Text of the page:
By NewsDesk  @infectiousdiseasenews

The Ministry of Health of South Sudan reported two confirmed yellow fever cases in Kajo Keni county, Central Equatoria State. The cases were identified through a cross-border rapid response team investigation mounted in response to the recently declared outbreak in bordering Moyo district, Uganda.

Aedes aegypti/CDC

The public health response to the outbreak includes:

  • The country rapidly mounted an in-depth multi-disciplinary investigation in Kajo Keji county in response to the cross-border notification of the outbreak in Moyo, Uganda. The investigations included enhanced surveillance, active case finding and entomological surveys from 12-18 February, supported by WHO country office and headquarters.
  • Surveillance has been enhanced within the context of integrated disease surveillance and response (IDSR) through training of health workers and disseminating the yellow fever case definition to the health facilities to enhance case detection and reporting.
  • The Ministry of Health, with support from the WHO Country office, has planned a reactive vaccination campaign in Kajo Keji country for which an International Coordination Group (ICG) request has been submitted.
  • The Ministry of Health has also proposed implementation of preventive mass vaccination campaigns and introduction of yellow fever vaccination into the routine immunization schedule by 2022.

The World Health Organization says Yellow fever is an acute viral hemorrhagic disease transmitted by infected mosquitoes and has the potential to spread rapidly and cause serious public health impact. Vaccination is the most important means of preventing the infection, which provides immunity for life.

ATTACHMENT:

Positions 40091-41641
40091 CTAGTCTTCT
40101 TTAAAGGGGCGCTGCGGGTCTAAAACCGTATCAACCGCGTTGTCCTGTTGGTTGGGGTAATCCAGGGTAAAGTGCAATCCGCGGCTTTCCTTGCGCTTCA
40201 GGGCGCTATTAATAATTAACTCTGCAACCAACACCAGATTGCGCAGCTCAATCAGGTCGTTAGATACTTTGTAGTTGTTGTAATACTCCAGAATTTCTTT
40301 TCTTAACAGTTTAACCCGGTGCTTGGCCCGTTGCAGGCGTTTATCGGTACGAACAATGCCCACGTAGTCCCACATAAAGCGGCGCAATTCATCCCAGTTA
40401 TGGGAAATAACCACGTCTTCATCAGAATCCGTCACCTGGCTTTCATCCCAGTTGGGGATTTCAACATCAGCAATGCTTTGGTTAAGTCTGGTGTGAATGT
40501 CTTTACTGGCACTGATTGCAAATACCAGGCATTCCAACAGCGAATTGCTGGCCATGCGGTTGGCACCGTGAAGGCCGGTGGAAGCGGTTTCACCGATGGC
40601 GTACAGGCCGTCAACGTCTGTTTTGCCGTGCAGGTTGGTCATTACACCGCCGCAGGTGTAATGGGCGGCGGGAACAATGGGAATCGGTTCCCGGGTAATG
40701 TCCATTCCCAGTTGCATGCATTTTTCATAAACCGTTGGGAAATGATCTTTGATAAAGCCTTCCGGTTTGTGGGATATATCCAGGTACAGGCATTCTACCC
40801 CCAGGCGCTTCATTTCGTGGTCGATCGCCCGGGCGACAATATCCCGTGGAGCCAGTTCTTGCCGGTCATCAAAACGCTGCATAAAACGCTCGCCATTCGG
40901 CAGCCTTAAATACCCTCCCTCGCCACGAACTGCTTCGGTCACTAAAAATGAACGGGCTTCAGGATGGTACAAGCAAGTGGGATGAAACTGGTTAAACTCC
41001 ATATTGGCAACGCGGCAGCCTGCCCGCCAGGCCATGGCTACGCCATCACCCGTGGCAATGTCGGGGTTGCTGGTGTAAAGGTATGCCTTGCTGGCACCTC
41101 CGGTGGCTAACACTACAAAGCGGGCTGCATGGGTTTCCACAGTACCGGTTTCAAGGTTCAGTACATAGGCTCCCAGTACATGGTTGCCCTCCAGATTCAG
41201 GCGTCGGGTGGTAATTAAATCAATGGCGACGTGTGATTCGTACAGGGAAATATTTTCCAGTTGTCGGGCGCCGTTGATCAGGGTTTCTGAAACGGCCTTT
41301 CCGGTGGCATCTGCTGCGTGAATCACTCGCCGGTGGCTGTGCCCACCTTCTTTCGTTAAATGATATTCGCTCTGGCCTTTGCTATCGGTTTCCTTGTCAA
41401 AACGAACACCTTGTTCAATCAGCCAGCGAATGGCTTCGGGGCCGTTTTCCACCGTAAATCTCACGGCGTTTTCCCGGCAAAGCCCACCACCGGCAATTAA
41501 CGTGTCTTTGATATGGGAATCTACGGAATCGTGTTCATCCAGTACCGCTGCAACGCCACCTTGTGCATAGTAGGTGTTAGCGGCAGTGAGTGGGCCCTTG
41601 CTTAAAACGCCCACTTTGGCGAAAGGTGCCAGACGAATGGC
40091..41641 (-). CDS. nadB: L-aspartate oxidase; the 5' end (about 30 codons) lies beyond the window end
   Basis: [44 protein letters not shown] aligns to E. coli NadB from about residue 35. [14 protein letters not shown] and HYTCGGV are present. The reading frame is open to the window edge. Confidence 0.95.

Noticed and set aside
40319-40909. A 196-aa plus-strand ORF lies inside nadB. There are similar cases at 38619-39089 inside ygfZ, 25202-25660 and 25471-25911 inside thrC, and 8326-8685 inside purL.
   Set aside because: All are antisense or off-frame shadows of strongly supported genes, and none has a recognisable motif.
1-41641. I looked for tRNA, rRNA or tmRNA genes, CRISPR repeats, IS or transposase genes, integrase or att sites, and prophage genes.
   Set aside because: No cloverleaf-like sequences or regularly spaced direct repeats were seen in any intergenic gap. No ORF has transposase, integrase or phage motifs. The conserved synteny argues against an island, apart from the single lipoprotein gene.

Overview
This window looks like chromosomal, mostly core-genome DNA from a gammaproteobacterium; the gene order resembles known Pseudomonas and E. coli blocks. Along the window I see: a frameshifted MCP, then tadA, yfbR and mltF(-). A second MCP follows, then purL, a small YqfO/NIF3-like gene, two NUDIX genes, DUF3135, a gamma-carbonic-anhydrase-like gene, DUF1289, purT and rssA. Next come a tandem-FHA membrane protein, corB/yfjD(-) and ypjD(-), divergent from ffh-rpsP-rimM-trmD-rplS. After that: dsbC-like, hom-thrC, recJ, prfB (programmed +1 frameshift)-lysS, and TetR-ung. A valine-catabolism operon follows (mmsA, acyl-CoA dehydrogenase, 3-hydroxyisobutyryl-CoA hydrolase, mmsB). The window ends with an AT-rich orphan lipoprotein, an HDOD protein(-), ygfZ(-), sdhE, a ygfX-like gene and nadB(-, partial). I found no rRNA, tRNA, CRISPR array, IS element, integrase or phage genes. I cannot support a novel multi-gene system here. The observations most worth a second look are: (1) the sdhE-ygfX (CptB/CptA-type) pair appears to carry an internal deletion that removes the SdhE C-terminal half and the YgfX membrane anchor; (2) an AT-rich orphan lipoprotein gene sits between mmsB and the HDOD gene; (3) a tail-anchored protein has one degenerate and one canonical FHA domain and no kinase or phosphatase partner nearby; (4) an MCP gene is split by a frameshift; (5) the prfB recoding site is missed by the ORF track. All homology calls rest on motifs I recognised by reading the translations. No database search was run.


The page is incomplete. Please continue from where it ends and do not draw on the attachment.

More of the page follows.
The risk of ongoing and further transmission of yellow fever is concerning in South Sudan due to :

  • Confirmed outbreak in the bordering area of Uganda, coupled with the continuous savannah and forest biome with common mosquito vectors and non-human primates;
  • Gaps in surveillance and weaknesses in health services could delay rapid detection of additional yellow fever cases;
  • Negligible population immunity;
  • Ongoing resettlement in Kajo Keji including over 13,200 returnees to the county primarily from Uganda in recent weeks represents an influx of new susceptible population to the county;
  • The ongoing COVID-19 related controls on borders (air/land) is anticipated; however, as the borders between Democratic Republic of the Congo, Uganda and South Sudan are highly porous with substantial cross border social and economic activities, risk of transmission cannot be excluded;
  • The current rainy season which started in early March is anticipated to increase the vector burden in coming weeks, thereby increase the risk of ongoing yellow fever transmission.

Close monitoring of the situation with active cross-border coordination and information sharing is needed.